Aesthetics:    Having a deep  appreciation for art and .                                               beauty.  High scorers experience deeper and  more  differentiated                                                    emotional  states and feel both happiness and unhappiness more intensely than others.    

         Actions: Willingness to try different things. Like variety.                     

      Ideas :  Intellectual curiosity  new, unconventional ideas.                                       

        Values : “Openness to  values means readiness to reexamine  social, political and            religious values.” (My personal life experience tells  me this last description is over the top.  It may betrue for young adults but the only people I know who are open to a whole reexamination of their political  and religious values, generally are not (or not  yet) deeply invested in these issues!)                                               

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Pausing to think about correlations

 Most of the relationships of other concepts to the Openness concept are correlational in nature so I want to pause here, and review the basic idea for anyone not familiar with it. Correlations measure the degree to which one measurable thing is related to another and therefore could predict the other.  If height and weight were perfectly correlated then you could always be sure that a person who is 5 feet 10 inches would weigh exactly the same as any other person of that height.  If there were no relationship, height would not predict weight at all, even though something else–age, or gender, or health or strength very well might.   Instead, height does predict weight but only approximately.  Numerically, correlations run from zero (no relationship) to either + or – 1.  A minus (-) correlation simply indicates that as one variable increases the other decreases.  Such a negative correlation might be expected for example, between frequency of nightmares and hours of restful sleep.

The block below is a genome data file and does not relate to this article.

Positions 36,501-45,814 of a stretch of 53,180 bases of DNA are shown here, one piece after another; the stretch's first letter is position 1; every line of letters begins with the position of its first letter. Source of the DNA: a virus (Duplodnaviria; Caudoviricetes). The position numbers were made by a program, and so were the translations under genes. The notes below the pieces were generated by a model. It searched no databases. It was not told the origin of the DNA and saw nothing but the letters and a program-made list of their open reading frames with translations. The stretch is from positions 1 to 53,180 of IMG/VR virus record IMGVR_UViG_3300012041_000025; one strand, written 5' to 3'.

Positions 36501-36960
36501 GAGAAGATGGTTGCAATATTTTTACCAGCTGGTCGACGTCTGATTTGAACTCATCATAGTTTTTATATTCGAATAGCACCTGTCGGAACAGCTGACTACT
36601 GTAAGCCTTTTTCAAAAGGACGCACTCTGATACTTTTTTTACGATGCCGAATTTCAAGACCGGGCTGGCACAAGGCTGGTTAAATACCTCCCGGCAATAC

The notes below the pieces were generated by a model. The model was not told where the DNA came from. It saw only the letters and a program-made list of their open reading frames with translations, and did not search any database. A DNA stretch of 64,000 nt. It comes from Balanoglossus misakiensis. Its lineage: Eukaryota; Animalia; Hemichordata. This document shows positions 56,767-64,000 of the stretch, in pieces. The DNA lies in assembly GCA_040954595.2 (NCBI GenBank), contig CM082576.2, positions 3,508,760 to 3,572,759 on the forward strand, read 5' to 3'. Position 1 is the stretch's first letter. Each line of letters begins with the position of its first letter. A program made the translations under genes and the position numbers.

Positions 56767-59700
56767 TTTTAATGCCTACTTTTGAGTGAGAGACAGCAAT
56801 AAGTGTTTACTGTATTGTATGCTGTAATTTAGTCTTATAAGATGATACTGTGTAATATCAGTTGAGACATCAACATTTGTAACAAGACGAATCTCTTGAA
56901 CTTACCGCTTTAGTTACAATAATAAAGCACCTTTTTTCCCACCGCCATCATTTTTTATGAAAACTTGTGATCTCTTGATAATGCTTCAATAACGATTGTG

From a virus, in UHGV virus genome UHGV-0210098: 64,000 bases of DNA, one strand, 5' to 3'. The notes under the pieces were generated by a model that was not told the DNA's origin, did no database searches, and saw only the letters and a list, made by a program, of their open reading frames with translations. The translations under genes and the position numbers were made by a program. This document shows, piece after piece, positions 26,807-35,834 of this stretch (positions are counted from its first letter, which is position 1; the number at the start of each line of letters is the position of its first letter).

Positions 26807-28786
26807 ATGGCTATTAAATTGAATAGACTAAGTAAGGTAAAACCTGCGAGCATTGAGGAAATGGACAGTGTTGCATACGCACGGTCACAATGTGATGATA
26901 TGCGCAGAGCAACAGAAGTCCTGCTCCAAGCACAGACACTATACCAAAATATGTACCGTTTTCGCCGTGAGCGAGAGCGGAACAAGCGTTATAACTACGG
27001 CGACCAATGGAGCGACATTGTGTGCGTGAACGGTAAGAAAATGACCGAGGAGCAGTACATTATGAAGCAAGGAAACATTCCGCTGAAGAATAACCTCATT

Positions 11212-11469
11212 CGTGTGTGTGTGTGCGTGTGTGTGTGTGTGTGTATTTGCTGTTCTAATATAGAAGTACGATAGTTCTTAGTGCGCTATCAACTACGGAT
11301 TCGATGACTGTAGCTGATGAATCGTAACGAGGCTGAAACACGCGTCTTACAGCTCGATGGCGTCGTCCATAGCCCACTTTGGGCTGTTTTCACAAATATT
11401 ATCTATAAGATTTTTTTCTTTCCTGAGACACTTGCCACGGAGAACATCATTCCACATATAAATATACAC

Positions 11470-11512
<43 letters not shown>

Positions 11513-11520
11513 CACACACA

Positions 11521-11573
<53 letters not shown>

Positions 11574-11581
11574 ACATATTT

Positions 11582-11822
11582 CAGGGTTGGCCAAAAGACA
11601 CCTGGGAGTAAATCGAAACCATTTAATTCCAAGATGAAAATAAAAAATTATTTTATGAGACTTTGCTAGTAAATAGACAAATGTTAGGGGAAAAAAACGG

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Looking at the statistical issues

The inter-correlations of the Openness facets with one another are all positive and meaningful in varying degrees, but not large.  Given that a perfect one-to one-correlation figure would be 1.000 and no correlation at all would be zero, the table below indicates that all facets relate to one another, but many are not strongly related to each other, even though they all correlate well with the parent Openness scale, at an average of about .63.  (Just a little lower than the rest of the scales and their facets, which range from .66 to .75).*

 

Fantas.

Aesthet.

Feeling

Actions

Ideas

Values

Fantasy

1.0

.28

.39

.24

.30

.24

Aesthetics

.28

1.0

.39

.34

.46

.13

Feeling